SSL Client certificate issues may be hard to troubleshoot. A list of common issues and troubleshooting methods is available in this (excellent) blog : Client Certificate revisited....How to troubleshoot client certificate related issues. In this article, we'll focus on the 403.7 error and more generally on troubleshooting tips in order to force a client certificate(s) to be displayed and understand what may cause client certificate(s) not to be displayed.
From my experience, there are 3 main reasons which may prevent client certificate(s) from being displayed :
- Default Internet Explorer configuration
- Invalid Key Usage (KU) or Enhanced Key Usage (EKU) in client certificate, missing private key or untrusted certificate
- Wrong IIS configuration (CTL)
Let's visit the above in details …
I – Default Internet Explorer configuration
By default, Internet Explorer doesn't display client certificates when only one certificate exists. In this scenario, the "unique" client certificate – when found - is silently sent to the web server. For troubleshooting purpose, I always disable this setting:
Note that the behavior of the above setting may vary depending on the Internet Explorer version used. Specifically, starting with Internet Explorer 8, If the user has no suitable client certificates, no prompt is shown, and no certificate is sent to the server (see the following blog for more details : Client Certificate Selection Prompt).
II - Invalid Key Usage (KU) or Enhanced Key Usage (EKU) in client certificate, missing private key or untrusted certificate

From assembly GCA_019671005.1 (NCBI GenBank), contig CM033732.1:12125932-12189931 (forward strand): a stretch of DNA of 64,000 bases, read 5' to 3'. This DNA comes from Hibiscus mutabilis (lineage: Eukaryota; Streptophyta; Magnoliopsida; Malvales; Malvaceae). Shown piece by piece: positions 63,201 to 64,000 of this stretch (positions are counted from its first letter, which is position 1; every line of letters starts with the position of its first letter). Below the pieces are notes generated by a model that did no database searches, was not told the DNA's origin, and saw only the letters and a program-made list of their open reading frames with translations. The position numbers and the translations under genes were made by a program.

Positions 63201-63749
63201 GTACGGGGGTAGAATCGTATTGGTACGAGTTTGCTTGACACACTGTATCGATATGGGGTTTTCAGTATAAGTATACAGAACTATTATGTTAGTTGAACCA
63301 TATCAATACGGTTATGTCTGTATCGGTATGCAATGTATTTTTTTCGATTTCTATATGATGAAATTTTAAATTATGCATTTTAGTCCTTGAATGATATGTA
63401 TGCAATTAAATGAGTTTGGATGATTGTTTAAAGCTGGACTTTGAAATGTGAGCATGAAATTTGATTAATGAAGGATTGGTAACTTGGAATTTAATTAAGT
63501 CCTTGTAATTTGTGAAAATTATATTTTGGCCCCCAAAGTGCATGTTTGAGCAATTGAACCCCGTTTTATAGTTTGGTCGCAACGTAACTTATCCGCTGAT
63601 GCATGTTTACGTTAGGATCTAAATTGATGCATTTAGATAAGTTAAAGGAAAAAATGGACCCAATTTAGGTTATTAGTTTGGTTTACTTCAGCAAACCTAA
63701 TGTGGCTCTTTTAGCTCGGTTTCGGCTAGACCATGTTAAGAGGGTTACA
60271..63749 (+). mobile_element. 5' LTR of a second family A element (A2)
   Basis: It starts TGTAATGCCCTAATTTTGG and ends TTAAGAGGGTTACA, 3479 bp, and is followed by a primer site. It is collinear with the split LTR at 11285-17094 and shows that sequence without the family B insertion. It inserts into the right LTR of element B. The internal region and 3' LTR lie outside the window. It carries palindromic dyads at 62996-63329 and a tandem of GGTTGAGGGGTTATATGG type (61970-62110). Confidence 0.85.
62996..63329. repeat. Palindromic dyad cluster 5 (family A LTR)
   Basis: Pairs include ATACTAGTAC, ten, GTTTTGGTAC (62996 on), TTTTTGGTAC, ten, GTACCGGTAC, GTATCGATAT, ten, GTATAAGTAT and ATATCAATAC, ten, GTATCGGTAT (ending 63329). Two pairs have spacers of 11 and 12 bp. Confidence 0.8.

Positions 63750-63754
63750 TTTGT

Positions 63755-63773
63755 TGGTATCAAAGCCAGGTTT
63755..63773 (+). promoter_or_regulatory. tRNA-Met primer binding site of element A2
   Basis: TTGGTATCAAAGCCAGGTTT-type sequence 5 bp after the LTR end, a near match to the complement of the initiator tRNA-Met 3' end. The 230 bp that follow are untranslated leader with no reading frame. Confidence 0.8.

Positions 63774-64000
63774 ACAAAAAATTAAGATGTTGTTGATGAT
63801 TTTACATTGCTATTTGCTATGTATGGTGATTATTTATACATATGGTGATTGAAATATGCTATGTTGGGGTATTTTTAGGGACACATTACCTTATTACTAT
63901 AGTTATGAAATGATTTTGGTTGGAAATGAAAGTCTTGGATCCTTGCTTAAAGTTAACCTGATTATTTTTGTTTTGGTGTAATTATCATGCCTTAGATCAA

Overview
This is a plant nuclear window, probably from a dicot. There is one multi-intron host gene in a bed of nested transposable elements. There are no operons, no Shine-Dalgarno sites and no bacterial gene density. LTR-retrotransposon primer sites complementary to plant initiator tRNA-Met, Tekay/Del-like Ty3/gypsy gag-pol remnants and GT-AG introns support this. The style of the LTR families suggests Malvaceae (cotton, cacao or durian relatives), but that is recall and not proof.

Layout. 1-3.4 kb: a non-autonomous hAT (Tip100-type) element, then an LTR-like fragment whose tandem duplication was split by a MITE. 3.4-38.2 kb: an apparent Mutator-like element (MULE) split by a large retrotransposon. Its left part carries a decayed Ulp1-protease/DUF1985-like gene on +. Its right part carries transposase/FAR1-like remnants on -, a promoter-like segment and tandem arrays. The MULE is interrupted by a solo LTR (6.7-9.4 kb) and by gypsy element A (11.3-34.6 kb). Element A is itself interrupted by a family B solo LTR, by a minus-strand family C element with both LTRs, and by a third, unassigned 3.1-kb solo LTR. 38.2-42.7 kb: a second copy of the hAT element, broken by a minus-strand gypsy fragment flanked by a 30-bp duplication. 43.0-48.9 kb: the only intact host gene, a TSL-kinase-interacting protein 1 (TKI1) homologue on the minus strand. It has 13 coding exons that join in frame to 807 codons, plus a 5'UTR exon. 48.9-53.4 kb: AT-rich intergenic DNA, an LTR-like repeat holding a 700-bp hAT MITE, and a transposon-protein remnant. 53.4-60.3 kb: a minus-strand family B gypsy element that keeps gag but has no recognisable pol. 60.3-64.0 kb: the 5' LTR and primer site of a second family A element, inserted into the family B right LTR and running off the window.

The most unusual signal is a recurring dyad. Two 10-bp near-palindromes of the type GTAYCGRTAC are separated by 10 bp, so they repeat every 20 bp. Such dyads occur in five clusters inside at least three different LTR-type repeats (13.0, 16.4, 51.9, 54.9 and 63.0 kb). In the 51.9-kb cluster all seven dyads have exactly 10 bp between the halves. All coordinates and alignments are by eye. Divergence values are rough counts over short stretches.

In order to be selected by Internet Explorer for client authentication, a client certificate needs to meet a couple of requirements
- Key Usage (KU), if present, must be "Digital Signed"
- Enhance Key Usage (KU), if present, must have OID "18.104.22.168.22.214.171.124.2"
- Client Certificate must be trusted and have a private key
Here an example of a certificate that will *not* be selected by Internet Explorer for client authentication:
In order to generate the above certificate, I've used the following (default) Certificate Server enrollment page :
Despite the fact that the "Type of Certificate Needed" is "Client Authentication Certificate", the CSP selected doesn't provide the ability to generate Key that can be used for "Digital Signature" (only "Key Exchange" can be chosen). Using another CSP allows to get the Signature Key Usage :
Here's a certificate generated using above form once installed on the client machine :
Further details on "interpretation" of Key Usage (KU) and Enhanced Key Usage (EKU) extensions can be found in the following KB article : Client certificates that contain the Key Usage (KU) extension may not be displayed or may be incorrectly displayed when you connect to a secure Web site in Internet Explorer 6 Service Pack 1. This article describes Internet Explorer's behavior when KU and/or EKU extensions are not present. The default behavior is the following : "A certificate is considered valid for SSL client authentication if no Key Usage extension is present, or is present and contains the Digital Signature bit. No Extended Key Usage extension is present, or is present and contains the Client Auth object identifier". This behavior may be changed using the FEATURE_CLIENTAUTHCERTFILTER registry key which still exists in Internet Explorer 9 but is only valid when running on pre-Windows7/R2 OS.
Back to our client certificate, It must obviously be trusted and to have a private key in order to be considered valid for client authentication:
So, the above client certificate should be selected by Internet Explorer unless the IIS/CTL configuration is wrong…
III - Wrong IIS/CTL configuration
Wrong IIS configuration is probably the most common cause for the 403.7 error. When SSL client authentication is configured, IIS sends a list of known Certificate Authorities (AKA Certificate Trust List, CTL, Issuer List…). This list is used by Internet Explorer to filter out client certificates that are "unknown" to the web server. For this reason, if you want a client certificate to be selected, you need to make sure that the Root Certificate used to sign the client certificate has been installed in the "Trusted Root" store for the Computer account on the IIS server :